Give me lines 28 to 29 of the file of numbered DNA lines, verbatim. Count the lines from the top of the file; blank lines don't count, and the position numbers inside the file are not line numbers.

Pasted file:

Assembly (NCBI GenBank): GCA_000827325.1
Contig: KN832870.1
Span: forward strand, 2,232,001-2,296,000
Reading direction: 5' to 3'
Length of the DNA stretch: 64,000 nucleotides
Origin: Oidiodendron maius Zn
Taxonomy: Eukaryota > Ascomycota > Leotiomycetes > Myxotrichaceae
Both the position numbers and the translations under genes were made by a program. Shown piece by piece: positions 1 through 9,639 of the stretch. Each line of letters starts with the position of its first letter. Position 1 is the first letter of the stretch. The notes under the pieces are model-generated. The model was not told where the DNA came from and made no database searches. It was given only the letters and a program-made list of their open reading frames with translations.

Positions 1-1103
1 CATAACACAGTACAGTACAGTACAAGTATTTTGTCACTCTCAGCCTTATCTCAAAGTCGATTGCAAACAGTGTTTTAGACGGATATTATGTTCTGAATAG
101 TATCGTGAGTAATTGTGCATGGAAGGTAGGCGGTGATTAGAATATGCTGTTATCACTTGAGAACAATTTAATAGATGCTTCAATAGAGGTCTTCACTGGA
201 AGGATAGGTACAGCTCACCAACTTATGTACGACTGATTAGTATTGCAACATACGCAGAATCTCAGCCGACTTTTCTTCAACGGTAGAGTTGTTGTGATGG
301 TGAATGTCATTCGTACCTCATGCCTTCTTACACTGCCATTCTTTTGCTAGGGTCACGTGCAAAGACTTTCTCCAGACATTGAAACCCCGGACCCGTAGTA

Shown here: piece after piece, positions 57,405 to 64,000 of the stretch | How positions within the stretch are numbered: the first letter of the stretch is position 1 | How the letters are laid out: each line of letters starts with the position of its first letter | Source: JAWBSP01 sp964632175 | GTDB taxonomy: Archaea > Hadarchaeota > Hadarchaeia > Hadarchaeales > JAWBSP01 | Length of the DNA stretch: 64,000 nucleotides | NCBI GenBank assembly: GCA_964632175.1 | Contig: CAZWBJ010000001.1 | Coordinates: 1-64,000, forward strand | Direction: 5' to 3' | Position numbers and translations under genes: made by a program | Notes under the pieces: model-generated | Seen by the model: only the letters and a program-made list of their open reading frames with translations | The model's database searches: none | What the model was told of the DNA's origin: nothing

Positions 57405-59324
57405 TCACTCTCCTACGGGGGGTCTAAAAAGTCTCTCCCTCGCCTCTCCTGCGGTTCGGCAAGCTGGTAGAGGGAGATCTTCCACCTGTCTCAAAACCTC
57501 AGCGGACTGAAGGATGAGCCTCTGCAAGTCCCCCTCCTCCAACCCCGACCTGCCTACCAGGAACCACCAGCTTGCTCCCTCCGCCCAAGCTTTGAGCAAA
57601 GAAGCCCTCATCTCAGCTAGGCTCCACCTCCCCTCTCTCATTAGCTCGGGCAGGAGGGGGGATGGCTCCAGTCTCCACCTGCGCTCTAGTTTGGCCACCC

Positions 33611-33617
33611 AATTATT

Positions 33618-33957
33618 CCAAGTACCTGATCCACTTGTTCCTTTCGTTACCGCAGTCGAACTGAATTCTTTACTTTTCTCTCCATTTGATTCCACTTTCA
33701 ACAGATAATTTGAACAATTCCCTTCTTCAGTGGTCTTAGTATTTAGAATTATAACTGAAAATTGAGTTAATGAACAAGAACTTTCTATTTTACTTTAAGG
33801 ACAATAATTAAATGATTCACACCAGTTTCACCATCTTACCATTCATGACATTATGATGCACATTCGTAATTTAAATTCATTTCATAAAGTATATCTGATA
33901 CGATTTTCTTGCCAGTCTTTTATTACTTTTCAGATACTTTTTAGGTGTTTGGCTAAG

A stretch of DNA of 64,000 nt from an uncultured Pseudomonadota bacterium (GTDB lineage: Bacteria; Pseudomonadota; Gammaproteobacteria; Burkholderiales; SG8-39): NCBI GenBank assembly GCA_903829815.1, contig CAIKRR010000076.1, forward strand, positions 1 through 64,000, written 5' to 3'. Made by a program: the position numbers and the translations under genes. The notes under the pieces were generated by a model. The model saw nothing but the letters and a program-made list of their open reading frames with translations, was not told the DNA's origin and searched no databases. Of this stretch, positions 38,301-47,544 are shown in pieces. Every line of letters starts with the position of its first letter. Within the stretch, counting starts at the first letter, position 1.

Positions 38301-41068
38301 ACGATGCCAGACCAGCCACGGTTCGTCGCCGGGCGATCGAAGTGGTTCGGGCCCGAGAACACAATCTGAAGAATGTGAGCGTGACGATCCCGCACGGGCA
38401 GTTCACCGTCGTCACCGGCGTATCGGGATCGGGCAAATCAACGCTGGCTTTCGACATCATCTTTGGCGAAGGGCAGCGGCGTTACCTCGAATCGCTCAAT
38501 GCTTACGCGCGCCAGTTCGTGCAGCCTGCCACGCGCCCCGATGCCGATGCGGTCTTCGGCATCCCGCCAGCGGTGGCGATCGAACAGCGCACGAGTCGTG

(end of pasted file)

38301 ACGATGCCAGACCAGCCACGGTTCGTCGCCGGGCGATCGAAGTGGTTCGGGCCCGAGAACACAATCTGAAGAATGTGAGCGTGACGATCCCGCACGGGCA
38401 GTTCACCGTCGTCACCGGCGTATCGGGATCGGGCAAATCAACGCTGGCTTTCGACATCATCTTTGGCGAAGGGCAGCGGCGTTACCTCGAATCGCTCAAT